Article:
“I mean, bills do get introduced on a yearly basis of different types of gambling,” she said at the time. “And with this [Supreme Court ruling], I would anticipate more bills being

Hawaii Horse Racing Betting

Hawaii’s hostility to all forms of gambling extends to horse racing betting. Parimutuel wagering is not allowed in Hawaii and there are no active horse tracks in operation. When it comes to horse racing, Hawaii is a desert.

There have been several attempts to authorize parimutuel betting and horse racing over the years, but none have made it very far through the legislative process. Bills introduced in 1999, 2000, 2013 and 2015 seeking to legalize parimutuel horse racing betting all failed to gain any traction. There is clearly some amount of demand, but the anti-gambling contingent in Hawaii has been successful at shutting down all attempts to change state law on this issue.

Groups such as the Hawai’i Coalition Against Legalized Gambling (HCALG) remain steadfast in their opposition to any form of gambling coming to Hawaii – including horse racing betting. A strong anti-gambling culture in Hawaii among citizens and lawmakers alike makes it unlikely horse racing betting will be legalized any time soon for Aloha State residents.

Legalizing Online Gambling in Hawaii

There is currently little chance that Hawaii will change its stance on land-based or online gaming. The closest pro-gaming lawmakers came to changing the situation were bills proposed in 2013 and again in 2017. The 2013 bill never got traction and the 2017 bill suffered a similar fate.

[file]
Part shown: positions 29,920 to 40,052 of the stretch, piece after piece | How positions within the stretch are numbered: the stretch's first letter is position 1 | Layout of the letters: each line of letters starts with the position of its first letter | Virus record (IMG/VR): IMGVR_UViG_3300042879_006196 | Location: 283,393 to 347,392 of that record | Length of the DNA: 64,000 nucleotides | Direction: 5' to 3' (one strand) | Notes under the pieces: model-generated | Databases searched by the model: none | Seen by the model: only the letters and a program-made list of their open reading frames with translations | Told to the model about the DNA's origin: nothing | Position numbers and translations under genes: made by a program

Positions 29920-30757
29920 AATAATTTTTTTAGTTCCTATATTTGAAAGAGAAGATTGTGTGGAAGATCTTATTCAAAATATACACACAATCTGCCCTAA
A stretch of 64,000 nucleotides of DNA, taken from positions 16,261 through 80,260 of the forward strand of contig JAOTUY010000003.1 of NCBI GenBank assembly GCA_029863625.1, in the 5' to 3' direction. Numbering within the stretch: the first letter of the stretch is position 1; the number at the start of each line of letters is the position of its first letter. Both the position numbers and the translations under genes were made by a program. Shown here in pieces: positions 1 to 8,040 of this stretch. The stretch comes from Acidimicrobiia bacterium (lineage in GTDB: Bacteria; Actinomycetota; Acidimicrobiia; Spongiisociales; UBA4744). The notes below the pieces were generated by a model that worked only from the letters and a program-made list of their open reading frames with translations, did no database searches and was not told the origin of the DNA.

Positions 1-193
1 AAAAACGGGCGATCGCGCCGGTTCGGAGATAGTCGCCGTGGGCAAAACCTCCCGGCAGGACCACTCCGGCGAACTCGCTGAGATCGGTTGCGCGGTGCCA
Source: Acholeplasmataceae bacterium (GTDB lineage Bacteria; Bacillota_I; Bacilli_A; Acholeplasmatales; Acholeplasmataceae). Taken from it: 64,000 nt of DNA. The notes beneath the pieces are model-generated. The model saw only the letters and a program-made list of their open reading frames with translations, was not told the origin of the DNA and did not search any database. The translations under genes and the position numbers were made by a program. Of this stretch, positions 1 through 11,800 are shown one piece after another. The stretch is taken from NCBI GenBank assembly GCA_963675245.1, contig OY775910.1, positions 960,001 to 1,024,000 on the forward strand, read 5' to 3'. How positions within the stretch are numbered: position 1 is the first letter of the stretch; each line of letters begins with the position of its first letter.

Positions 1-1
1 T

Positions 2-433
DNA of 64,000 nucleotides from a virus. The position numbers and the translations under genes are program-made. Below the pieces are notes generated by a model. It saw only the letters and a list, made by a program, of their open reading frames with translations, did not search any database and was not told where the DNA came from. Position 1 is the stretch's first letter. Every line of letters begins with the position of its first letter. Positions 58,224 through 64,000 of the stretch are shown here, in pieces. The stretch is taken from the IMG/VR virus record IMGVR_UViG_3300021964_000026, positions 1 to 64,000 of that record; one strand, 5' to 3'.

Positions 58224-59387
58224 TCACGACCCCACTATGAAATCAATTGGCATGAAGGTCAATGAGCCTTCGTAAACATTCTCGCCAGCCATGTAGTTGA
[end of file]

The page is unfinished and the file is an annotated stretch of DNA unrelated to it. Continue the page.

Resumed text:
The 2013 effort would have established the “Hawaii Internet Lottery and Gaming Corporation” to conduct, regulate and license online gambling within the state. SB 768 presented a solid case for legalizing online gaming in the state with the following text in its introductory paragraphs:

“The legislature also finds that tens of thousands of Hawaii residents are estimated to participate in illegal online gambling on unregulated internet web sites. These gambling web sites are operated by illegal offshore operators not subject to regulation or taxation in the United States. Questions often  arise about the honesty and the fairness of the games offered to Hawaii residents, but neither federal nor Hawaii laws currently provide any consumer protections for Hawaii residents who play on these web sites.

Moreover, tens of millions of dollars in revenues generated from online gambling are being realized by offshore operators serving Hawaii residents, but no benefits are provided to the State. To protect Hawaii residents who gamble on the Internet, and to capture revenues generated from internet  gambling in Hawaii, it is in the best interest of the State and its citizens to regulate this existing activity by authorizing and implementing a secure, responsible, and legal system for internet gambling.”

The bill never gained much support but it did hang around in the Senate for most of 2013. The last update posted on the Hawaii State Legislature website has the bill listed as “carried over to 2014 Regular Season.” That bill’s status remains unchanged years later.

A 2017 bill introduced by Senate Vice President Michelle Kidani on behalf of Senator Will Espero sought to renew the online gambling debate in Hawaii. Senate Bill 677 sought to legalize online gambling, establish the Hawaii Internet Lottery and Gaming Corporation and permit at least one authorized operator to hold online gambling games in Hawaii. The odds of this bill ever making it into law were known to be exceedingly low from the beginning, and the bill did indeed die before becoming law.

It’s possible online poker or gambling will make a third run in Hawaii at some point. The state does have a long anti-gambling history, but at least some lawmakers have shown interest in getting a piece of the tax revenue they know they’re missing out on with people visiting offshore poker sites and casinos.